Shanks’ wisdom played out. Cameron’s playing days were soon to end due to a concussion. “That’s a big piece of the puzzle, obviously,” she says. “I had sustained quite a few concussions over the years. The spring of my junior season, we were in spring practices, and I sustained another concussion, struggled with post-concussion syndrome probably for about 3 ½ months.” However, at the time she had been interning with the MetroStars, spent the summer there, and coincidentally as the fall season approached, four specialists confirmed that Cameron has laced her cleats on as a player for the last time. After finding out, she was devastated. “It actually crushed me,” she recalls. “Living with my teammates, having them go out to train every day and having them go on these away trips, I was just left at home.” Things did work out, however. “I was thankfully able to double up my internship and extend that for another six months, went from the marketing to the PR department for the MetroStars. That was kind of always the most important thing for me. It was something  that had brought me so much joy growing up, and I always just played because I loved it. Obviously I had success on the field, but it more came down to I just really enjoyed it and it made me very very happy. So, to be able to extend that off the field was a way for me to stay connected to the game.”

With the D.C. United, she worked  inside sales as a way to get her foot further in the door (“To learn the grassroots of how a club runs,” she says).  She learned a lot, especially about herself, and that she was bad at sales. After a few years, she transferred to manage the club’s charitable arm, running golf tournaments, awards ceremonies, and player appearances. 

Ultimately, one day she called her dad, telling him it wasn’t for her, and her D.C. United boss also said something that had sticking power: “If you don’t like what you’re doing, don’t spend another day doing it.” She exited less than a month later, moved from the nation’s capitol back up to the Garden State, and took the MLS job, where she worked with another Rutgers connection,  at that time Senior Vice-President Lino DiCuollo.

She was more than prepared for the job. “It was the best job for me at the time, and it set me up for where I am today.” Per Cameron, if she had not been as involved as she was during her MLS days, she’s not sure if Vermes would’ve contacted her for the Sporting Kansas City vacancy. “Obviously, I made a reputation for myself, being really efficient, really organized, excellent communication, and I started to become the person that a lot of other clubs were calling for answers. If I didn’t have it, I’d say, ‘I’ll get the answer for you really quick and I’ll call you back.’ That’s just kind of been what I’ve built my foundation off of.” Todd Durbin, MLS Executive Vice-President of Competition & Player Relations, also early on advised, “You have to do the little things right. If you’re too above doing the little things, you’re never going to get to the next level.” Cameron ran with it. “So, it’s really about building the foundation and doing those tiny little things that nobody else wants to do, and doing them well, and you’ll get noticed.”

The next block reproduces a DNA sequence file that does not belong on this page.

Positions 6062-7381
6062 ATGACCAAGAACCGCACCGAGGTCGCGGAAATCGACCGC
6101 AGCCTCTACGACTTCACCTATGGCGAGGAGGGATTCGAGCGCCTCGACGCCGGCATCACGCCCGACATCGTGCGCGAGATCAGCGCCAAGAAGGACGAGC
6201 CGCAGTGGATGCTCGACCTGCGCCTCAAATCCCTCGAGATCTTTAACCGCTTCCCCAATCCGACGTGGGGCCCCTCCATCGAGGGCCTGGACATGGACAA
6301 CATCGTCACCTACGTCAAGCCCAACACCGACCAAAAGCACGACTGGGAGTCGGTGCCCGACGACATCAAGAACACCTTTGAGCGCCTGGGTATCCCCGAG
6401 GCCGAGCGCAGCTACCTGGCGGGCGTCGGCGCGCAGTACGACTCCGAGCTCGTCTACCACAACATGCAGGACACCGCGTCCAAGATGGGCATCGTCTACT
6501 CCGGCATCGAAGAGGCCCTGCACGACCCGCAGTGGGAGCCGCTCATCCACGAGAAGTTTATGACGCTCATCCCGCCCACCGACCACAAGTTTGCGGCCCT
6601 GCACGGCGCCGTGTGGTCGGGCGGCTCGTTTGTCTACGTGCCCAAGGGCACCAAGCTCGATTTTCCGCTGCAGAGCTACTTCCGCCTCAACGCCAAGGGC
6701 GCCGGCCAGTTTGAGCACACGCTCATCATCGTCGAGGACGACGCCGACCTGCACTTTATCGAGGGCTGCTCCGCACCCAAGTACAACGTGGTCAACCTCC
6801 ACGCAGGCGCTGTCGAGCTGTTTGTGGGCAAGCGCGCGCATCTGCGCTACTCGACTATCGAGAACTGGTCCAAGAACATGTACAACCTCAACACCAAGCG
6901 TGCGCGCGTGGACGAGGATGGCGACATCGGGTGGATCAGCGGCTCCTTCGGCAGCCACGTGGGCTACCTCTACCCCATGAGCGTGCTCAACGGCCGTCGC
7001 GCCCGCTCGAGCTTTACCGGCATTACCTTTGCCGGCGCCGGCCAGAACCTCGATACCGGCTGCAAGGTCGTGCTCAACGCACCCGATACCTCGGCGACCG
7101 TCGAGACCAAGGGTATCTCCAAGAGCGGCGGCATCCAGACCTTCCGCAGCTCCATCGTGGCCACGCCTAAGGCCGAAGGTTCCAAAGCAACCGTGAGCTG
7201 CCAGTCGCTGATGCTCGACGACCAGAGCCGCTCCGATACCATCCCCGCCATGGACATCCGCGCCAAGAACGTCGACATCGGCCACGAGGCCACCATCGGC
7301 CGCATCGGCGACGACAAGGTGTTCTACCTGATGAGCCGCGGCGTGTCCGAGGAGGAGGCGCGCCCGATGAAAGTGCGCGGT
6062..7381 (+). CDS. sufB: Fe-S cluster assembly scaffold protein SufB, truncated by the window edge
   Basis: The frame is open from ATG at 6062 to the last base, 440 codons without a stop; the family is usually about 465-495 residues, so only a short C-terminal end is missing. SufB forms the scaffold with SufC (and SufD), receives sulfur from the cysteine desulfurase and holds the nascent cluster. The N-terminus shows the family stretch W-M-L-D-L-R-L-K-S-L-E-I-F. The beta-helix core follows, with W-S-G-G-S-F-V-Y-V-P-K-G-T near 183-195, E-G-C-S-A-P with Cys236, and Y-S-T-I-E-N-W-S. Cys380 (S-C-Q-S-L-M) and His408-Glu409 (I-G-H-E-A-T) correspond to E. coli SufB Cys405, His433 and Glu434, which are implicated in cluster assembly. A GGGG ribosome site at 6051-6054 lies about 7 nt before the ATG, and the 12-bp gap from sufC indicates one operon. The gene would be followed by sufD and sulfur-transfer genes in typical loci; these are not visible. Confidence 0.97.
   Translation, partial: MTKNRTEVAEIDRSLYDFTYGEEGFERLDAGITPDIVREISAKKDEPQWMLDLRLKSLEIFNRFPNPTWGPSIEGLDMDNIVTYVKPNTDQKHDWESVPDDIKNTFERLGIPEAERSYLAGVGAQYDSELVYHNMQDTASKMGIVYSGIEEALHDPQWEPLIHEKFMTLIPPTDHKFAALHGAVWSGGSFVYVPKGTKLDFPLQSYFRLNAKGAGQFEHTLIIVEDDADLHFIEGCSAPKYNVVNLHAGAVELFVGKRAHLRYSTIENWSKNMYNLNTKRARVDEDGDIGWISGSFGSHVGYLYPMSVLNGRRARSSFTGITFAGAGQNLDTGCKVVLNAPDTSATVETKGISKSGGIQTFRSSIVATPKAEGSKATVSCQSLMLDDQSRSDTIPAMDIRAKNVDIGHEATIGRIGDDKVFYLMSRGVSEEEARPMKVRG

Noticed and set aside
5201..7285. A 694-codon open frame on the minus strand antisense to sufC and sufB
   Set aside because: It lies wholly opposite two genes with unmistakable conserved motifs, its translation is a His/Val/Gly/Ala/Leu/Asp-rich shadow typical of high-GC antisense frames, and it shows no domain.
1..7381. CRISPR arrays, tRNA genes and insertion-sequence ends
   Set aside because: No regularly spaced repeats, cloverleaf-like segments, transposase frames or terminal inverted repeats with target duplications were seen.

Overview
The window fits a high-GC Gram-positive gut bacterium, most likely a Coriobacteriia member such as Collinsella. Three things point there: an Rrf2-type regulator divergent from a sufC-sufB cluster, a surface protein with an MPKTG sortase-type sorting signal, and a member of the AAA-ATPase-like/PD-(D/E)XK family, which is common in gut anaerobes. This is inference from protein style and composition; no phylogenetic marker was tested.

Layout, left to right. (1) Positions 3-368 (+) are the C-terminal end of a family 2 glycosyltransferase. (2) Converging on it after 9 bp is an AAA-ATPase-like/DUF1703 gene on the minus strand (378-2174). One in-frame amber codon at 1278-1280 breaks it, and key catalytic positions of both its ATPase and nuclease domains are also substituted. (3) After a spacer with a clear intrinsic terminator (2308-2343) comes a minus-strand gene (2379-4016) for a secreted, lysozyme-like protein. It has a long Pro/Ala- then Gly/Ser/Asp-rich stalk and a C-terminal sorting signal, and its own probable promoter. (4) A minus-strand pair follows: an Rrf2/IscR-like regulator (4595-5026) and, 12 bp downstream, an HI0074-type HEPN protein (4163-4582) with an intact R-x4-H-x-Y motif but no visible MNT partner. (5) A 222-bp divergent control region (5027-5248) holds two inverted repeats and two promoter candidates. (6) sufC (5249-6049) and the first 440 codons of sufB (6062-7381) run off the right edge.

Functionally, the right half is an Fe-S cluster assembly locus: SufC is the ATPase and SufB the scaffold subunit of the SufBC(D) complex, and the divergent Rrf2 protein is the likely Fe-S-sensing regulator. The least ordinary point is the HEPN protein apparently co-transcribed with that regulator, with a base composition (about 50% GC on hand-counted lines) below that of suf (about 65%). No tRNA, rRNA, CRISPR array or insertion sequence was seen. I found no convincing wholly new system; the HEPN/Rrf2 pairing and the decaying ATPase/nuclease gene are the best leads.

Again, although she is indeed the first female member of a Major League Soccer coaching staff to manage player contracts, Cameron feels Vermes called her for her work ethic alone. “For me that’s most important,” she says proudly. “Peter did not hire me because I’m a female, and Peter did not hire me to hire the first female on a technical staff in the league. Peter hired me because he thought I was the best person to fit with this club in this role. And the culture here at this club is second to none. It takes a certain personality to succeed here, which is why this club has been so successful for as long as it has.”

Meghan Cameron is most thankful in life for her upbringing: growing up where she did and the people who she grew up with. “You’re shaped by the people around you,” she says. “The good and the bad experiences make you who you are. I think I’m most thankful for the experiences I’ve had in my life. Maybe,” she adds, “if I really had to think about it, maybe it’s my concussions. As terrible as they were, I’m very thankful I don’t have any long-term effects at this time (except maybe a little light sensitivity, forcing her to wear sunglasses outside).  But I think that experience of having to overcome that devastation of not being able to play the game I love anymore, has kind of given me the opportunity to get where I am today.”